The condition of our church culture here in suburbia is troubling. We have a minimum standard mindset and the minimum standard has dropped below the biblical standard. Generally, we are all very nice people who are slow to offend others. This is a great quality which breeds a fairly kind culture in which to live. I often observe the kindness of others in my day-to-day interactions with people around our community. However, we are not commissioned to proclaim merely a gospel of kindness.
The minimum standard of biblical living seems to be a little different than living an overall kind life. In Luke 9:23-24 Jesus communicates the minimum standard of Christianity. At the root of the gospel (Romans 3:21-26) is the realization that we do not have the ability to overcome the sinfulness within us. There is not a single one of us whose kindness has placed him/her into a place of good standing before God. Although, I’m thankful to live in a culture where kindness is valued, it does not change the way the church must function. Honestly, it could make the call extended to the church and to those who follow Jesus MORE difficult.
In cultures where kindness is less valued, the call to follow Christ would appear to be a radical departure from the cultural standards. In a culture in which kindness is widely practiced, the perception of biblical values easily becomes blurred. In these settings the work of the church becomes blurred as well. The temptation, and too often the reality, is that we would create large gatherings of kind people who gather under the banner of Christianity learning how to be kind people.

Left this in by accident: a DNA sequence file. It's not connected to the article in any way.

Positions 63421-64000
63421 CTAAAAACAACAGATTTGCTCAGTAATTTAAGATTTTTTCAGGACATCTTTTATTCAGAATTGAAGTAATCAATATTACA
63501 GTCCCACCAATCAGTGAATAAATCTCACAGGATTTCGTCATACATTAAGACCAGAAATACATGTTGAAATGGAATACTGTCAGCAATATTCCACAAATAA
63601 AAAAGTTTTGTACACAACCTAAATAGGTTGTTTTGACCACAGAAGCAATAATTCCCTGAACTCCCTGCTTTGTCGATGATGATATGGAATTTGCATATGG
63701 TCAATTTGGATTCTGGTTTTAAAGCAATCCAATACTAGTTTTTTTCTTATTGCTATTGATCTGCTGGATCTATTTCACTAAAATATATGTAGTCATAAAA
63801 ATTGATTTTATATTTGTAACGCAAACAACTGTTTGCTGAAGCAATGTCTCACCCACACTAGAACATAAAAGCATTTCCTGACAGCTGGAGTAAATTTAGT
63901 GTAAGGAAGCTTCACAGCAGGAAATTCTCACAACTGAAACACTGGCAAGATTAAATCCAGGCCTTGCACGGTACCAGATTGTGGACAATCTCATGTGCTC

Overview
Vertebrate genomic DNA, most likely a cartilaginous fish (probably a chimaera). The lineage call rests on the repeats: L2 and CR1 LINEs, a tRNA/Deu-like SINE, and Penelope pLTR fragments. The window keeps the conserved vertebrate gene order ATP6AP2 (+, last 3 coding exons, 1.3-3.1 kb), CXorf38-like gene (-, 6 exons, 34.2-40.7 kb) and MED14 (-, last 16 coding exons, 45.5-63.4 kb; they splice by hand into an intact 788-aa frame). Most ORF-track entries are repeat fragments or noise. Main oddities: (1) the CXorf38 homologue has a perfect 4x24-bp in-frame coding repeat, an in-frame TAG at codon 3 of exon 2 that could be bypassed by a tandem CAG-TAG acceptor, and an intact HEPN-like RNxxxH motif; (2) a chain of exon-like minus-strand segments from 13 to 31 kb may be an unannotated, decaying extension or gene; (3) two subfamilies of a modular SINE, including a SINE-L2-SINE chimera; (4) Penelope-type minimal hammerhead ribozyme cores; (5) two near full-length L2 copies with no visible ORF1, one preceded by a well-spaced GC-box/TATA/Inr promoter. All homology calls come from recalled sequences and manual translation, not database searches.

Kindness is an important aspect of the Christian life (Galatians 5:22), but the kindness exhibited by those following Jesus is forged through a process of self-denial and Christ-dependence. Understandably, we know that the gospel will be palatable to more people if we skip the self-denial and God-dependence and move directly to the kindness discussion.
Is it possible that a concern for being overly offensive has actually domesticated our culture’s understanding of the gospel? I would suggest that bold must be beautiful. After all, our scripture is full of bold people who are making incredibly bold statements about the way people live. Jesus exemplifies this clearly in Matthew 12:34 when He is calling a group of men out of their hypocrisy. The beautiful model of Jesus Christ has been given to us as a tool of instruction for emulation (John 20:21).
Maybe it is possible there was a time in history when people needed to be cautioned about how they communicated the radical truths of the scriptures. If there has been, that doesn’t seem to be the struggle within our suburban culture of moral righteousness. In Acts 17:22-34 Paul begins with a spirit of kindness and understanding toward the men to which he is speaking. However, we must not miss the fact that He also communicates the radical truths of the gospel of Jesus Christ to these men.
Questions: Does gospel boldness come easy for you? In what ways/circumstances can you speak about the radical nature of following Jesus which places it in contrast to living a kind and moral life?
Matt Powell serves as teaching pastor at Crossings Community Church, a body of believers whose mission is to engage, equip, and empower homes for gospel transformation in Katy, TX.